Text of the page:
White-Throated Sparrows Singing A New Tune
About a half hour after sunrise, the song of a white-throated sparrow came from our big forsythia bush. I look forward to these sparrows every year, but this time I was paying special attention. I was pleased and thrilled to hear him singing the new song! Some background information is necessary here. Native to the northern forests throughout Canada, these attractively striped sparrows spend their winters in the eastern United States. They are among our most abundant winter birds in West Virginia, especially if you have a wooded area nearby.
Occasionally a white-throated sparrow, as if overtaken by homesickness, breaks into song. This is typically a series of whistled notes to the cadence, “Oh, sweet Canada, Canada, Canada.” Now, as if we needed another unique event in the unprecedented year of the pandemic, white-throated sparrows across America are singing much differently. The final whistled triplet has become a double, as in “Oh sweet Candy, Candy, Candy.” Online, search for “Catchy Sparrow Song Goes Viral” at www.sciencealert.com to hear the difference. This fall I’ve heard them singing both old and new songs.
This is a big deal to those who study birds. We have learned how important spring vocalizations are to a songbird’s survival. Females select mates based on the vigor of their song, which proclaims them as healthy males that can father strong young and defend their chosen nesting territory. Regional “dialects” occur, but an individual white-throated sparrow sings pretty much the same song as all his ancestors have sung.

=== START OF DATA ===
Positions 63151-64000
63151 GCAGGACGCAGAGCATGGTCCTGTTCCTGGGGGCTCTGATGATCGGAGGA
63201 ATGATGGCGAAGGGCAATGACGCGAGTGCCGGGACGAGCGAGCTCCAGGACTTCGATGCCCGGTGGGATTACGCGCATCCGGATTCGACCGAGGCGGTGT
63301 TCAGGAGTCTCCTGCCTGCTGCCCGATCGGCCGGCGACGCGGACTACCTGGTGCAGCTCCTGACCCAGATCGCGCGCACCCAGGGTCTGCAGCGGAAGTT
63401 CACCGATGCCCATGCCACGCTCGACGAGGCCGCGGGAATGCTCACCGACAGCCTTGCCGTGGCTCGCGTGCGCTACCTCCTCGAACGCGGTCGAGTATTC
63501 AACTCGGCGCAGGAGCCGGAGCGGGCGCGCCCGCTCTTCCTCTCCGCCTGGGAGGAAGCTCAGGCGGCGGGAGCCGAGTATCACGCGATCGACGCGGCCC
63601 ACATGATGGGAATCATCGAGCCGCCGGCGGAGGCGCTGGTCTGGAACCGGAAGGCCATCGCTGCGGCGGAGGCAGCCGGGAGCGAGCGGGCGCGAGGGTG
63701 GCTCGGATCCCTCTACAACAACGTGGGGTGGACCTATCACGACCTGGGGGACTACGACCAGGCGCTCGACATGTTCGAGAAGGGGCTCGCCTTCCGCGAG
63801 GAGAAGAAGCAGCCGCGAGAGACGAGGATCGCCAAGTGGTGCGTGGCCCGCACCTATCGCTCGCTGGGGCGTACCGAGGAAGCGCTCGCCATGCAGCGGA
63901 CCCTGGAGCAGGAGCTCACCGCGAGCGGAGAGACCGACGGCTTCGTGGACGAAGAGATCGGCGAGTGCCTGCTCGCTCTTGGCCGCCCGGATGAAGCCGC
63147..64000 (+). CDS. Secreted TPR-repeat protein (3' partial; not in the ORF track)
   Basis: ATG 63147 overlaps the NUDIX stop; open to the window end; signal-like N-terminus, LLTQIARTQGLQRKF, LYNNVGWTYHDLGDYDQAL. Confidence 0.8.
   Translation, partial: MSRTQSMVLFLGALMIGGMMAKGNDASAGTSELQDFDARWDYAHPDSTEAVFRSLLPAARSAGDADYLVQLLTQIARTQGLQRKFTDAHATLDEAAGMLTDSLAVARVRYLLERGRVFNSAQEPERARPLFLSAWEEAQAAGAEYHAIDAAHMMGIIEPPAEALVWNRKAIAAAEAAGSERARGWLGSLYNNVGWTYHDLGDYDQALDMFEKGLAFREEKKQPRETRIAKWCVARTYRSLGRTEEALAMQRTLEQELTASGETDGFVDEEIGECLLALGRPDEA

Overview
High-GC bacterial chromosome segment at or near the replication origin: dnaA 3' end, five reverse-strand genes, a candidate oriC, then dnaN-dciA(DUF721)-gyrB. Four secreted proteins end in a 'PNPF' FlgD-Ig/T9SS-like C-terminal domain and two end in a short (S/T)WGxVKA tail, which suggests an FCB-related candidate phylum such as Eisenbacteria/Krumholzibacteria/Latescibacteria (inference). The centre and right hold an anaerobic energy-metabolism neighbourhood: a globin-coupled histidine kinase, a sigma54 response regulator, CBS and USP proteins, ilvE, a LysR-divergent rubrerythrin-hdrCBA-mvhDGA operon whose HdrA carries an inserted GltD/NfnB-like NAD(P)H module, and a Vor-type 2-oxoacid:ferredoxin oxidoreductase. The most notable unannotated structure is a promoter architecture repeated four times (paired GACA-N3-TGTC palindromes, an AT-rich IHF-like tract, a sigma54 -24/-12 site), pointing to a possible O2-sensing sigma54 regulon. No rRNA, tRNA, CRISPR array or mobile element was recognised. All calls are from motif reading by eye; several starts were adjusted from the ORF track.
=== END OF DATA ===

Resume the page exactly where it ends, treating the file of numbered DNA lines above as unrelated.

But not anymore. In the late 1990s, Canadian ornithologists in the province of Alberta started reporting this new song among the white-throated sparrows nesting in certain areas. By the early 2000s, the alternative song was almost universal throughout western Canada. And this past year it has been heard from birds as far east as Quebec.
I love hearing the first white-throats sing when they arrive here, usually about the middle of October. Their songs are often fragmentary and weak. Youngsters only a couple months old are beginning to tune their voices. Studies of many birds in the wild and in captivity have shown how young males learn to sing by listening to the songs of older “mentor” males during the non-breeding season. By late March they’re all singing their wistful, homesick songs.
Field biologists and ornithologists are studying to determine the hows and whys of this new song. It is believed the new song started out years ago as a local aberration. During the winter, different populations of white-throats associate with each other on their wintering grounds. Young birds from other places heard the new song and learned it. When they returned to their home locations and set up new territories in the spring, female white-throats there apparently preferred and were attracted to males singing the new song. As they and their offspring returned to spend the winter with more sparrows from other areas, this learning process has continued. Thus, the popular new song has spread and, in this sense, “gone viral.”
Ornithologists recently report that individuals of another songbird species, the white-crowned sparrow, have also been heard singing different songs. Stay tuned!
Doug Pifer is an artist, naturalist, and writer. He has a Master’s Degree in Journalism from Penn State and has been an editor and art educator. His illustrations have appeared in various books and magazines and he has been a contributor to The Observer for several years. He lives with his wife and assorted animals on 5.7 acres in a historic farmhouse near Shepherdstown.By Doug Pifer